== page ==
The NUS administration’s decision to expedite the mid-semester break by a week has met with disapproval from students.
According to the customary academic calendar, a standard six weeks of term precede the recess week. This semester however, the break was brought forward one week earlier by the university administration to coincide with the Chinese lunar new year holiday. This means that the second half of the semester will now be eight weeks long instead of the usual seven.
According to the registrar’s office, which is responsible for planning the academic calendar, it was decided that the recess week would be rescheduled to allow overseas students and staff to return home to celebrate the lunar new year.
In an official statement issued during a dialogue session with NUSSU in September 2009, the Board of Undergraduate Studies said that the shift "would allow (students and staff) to have more time to make their way home and not have to rush back to Singapore to work or attend classes when the holidays were over.”
The move has not been entirely well received however. Some students told the Observer that the change has impacted the dates of their mid-term tests, which are now scheduled for week six, when the semester will resume. It is common practice in NUS for mid-term tests to be held immediately after the recess week.
Ng Chok Chun, a second-year mechanical engineering student, said that the rescheduling of the tests would create problems for many students.
“Chinese new year visiting would be a problem. It takes a few days away from the one week break that we have to prepare for tests and to hand in essays once school re-opens,” said Ng.
The decision to reschedule the tests is contradictory to earlier announcements by the university administration.
During the September 2009 dialogue session, Associate Provost Prof. Bernard Tan gave his assurance that all mid–term tests across the university would take place on week seven, so that students would have the same amount of time to prepare for them as in previous semesters.
This was confirmed by Senior Associate Registrar Sitoe Yew Kok. “We had specifically told the various faculty deans and vice-deans that there should be no change in the scheduling of the mid-term tests, and that it should continue to be held in week seven,” he said.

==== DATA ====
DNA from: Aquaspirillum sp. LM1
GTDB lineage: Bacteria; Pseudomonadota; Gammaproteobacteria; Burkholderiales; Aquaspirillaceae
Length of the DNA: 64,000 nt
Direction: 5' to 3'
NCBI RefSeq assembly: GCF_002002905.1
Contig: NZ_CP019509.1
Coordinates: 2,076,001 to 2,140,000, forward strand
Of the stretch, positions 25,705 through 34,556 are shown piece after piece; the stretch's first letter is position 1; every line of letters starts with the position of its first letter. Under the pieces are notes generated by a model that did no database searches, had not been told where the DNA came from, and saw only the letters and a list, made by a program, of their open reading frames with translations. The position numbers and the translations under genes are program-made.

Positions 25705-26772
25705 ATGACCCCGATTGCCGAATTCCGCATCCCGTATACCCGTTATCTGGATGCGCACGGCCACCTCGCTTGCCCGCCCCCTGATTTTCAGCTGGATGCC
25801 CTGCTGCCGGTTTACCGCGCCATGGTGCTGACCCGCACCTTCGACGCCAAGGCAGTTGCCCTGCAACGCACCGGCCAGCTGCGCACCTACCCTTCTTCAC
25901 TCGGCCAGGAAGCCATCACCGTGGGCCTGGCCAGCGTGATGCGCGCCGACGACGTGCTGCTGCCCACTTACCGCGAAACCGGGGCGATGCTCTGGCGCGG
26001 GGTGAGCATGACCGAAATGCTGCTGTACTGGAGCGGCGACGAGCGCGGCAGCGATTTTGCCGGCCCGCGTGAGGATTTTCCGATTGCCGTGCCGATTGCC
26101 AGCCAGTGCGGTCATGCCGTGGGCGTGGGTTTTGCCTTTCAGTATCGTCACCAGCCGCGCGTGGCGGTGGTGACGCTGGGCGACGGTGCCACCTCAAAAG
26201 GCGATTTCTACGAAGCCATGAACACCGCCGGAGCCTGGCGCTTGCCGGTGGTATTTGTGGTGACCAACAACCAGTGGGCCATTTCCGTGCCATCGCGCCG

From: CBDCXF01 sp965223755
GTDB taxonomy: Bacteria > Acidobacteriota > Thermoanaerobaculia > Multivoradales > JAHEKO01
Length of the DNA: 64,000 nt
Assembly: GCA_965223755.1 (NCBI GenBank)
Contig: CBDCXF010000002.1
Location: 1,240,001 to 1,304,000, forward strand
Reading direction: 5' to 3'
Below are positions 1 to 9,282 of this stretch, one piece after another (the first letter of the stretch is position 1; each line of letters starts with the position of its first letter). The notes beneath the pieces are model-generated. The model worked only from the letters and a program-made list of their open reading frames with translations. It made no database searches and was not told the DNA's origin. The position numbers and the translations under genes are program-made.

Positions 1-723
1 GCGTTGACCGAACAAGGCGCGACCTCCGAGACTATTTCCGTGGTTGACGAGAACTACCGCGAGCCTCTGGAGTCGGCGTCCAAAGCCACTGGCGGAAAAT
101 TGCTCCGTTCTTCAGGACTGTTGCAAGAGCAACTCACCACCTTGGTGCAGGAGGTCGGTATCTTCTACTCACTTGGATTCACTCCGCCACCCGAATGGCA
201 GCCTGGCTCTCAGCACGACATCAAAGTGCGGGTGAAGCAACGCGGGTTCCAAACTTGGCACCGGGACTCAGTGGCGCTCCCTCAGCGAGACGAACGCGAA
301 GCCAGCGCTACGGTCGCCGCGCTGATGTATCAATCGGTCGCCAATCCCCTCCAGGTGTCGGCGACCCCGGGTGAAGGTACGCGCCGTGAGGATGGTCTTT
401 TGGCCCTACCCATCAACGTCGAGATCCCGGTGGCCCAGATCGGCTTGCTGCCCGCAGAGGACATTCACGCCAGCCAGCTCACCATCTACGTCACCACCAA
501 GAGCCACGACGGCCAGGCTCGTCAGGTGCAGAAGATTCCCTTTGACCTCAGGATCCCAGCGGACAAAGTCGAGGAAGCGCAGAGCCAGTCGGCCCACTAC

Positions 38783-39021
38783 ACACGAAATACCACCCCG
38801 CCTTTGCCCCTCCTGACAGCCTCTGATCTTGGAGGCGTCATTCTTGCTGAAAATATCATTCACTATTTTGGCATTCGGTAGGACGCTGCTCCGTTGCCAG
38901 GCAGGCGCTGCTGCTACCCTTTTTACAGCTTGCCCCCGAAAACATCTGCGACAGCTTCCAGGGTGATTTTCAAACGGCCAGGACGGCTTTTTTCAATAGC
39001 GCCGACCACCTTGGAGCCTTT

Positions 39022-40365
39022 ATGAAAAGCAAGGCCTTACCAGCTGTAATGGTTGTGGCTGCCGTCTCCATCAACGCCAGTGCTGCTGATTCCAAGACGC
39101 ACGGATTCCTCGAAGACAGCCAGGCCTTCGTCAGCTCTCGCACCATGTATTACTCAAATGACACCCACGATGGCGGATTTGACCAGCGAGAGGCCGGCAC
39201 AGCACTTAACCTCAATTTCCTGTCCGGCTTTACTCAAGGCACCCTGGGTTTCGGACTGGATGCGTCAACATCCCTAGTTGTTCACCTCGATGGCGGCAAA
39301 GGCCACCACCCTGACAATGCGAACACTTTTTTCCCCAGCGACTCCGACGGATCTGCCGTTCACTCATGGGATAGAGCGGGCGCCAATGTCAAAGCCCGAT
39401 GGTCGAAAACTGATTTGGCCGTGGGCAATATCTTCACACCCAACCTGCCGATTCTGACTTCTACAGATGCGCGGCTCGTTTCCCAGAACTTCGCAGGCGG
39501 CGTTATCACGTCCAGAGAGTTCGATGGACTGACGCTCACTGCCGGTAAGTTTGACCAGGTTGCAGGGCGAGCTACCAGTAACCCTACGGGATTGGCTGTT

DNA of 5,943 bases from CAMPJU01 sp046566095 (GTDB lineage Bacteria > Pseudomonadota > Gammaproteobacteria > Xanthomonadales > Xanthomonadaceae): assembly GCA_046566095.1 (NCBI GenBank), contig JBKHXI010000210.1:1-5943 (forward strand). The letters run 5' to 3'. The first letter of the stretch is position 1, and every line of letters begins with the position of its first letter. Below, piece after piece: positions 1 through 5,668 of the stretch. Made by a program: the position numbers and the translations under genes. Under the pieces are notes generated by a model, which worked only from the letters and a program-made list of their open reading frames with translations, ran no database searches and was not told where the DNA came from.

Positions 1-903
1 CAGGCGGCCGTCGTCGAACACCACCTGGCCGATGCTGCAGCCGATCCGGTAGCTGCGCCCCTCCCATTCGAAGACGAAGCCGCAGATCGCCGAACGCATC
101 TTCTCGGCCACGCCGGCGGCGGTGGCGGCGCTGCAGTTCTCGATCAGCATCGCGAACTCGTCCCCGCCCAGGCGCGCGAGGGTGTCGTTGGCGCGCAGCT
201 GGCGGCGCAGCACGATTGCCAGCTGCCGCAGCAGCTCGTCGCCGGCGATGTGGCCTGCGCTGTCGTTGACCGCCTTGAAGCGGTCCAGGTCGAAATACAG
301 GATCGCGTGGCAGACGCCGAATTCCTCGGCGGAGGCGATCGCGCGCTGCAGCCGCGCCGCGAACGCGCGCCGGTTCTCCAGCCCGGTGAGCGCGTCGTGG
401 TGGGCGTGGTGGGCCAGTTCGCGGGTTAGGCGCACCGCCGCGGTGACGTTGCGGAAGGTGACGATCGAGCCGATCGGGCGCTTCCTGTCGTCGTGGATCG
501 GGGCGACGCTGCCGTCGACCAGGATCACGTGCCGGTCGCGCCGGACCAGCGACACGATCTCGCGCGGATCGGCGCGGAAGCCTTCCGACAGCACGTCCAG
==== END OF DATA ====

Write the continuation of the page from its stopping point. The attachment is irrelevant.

It seems that these instructions have fallen on deaf ears however. Sivaprakash Packirisamy, a third-year communications and new media major, said that he will have mid-term tests in week six for three of his courses. The modules are GEK 1509: Introduction to Nanoworld, GEK1540: Modern Technology in Medicine and Healthcare, and LAH1201: Hindi 1.
“Chinese new year is supposed to be an enjoyable occasion," said Packirisamy, whose mother is ethnic Chinese. "But with all these mid-term tests the following week, it's always in the back of my mind, plus I have lesser time to prepare for them.”
Ng also has mid-term tests scheduled in week six. One of them is for his course, ME 2135: Fluid Mechanics 2.
Sitoe however said that the shifts should not be a major problem as students are expected to keep up with their work regularly in the first place.
“As students they should be consistent in their academic work and preparation. They should not wait for breaks in the semester to prepare for tests and exams," he said.
For Derrick Wong, a political science senior, the issue would not have become so problematic had NUSSU and the university administration made greater efforts to involve students in the decision-making process.
“I think what the students are most unhappy about is that we were not consulted about an issue as big as this,” said Wong.
“Why didn’t NUSSU at least ask us for our opinion if they were informed?”
NUSSU Welfare Secretary Kenny Teo however said that NUSSU had asked random NUS students about their opinions on the matter via an ‘‘informal survey’’. According to this survey, most students polled had accepted that the shift was a good idea.
Teo added that despite the potential problems, the rescheduling would benefit students in other ways.
“Students and lecturers would have the problem of make up classes if Chinese new year holidays fell on a normal school week,” he said.
Sashikumar Jaichandra, a fourth-year political science student, agreed with Teo.
“We will not have that problem of coming back (to campus) on free days to make up for classes that we missed during the holidays,” said Jaichandra.
Jacqueline Chan, also a political science senior, disagreed with Teo and Jaichandra however. She said that she would rather attend make up classes, if there are any.
“Not all lecturers will conduct make up classes,” said Chan.
“Most of the time they would squeeze the content into the other lectures or have webcasts so that students can view the lecture from home.”
Teo and Sitoe said that both NUSSU and the registrar’s office would be monitoring the matter closely so as to better address students’ concerns about administrative decisions in the future.
A factually inaccurate quote was removed from this article on Feb. 23.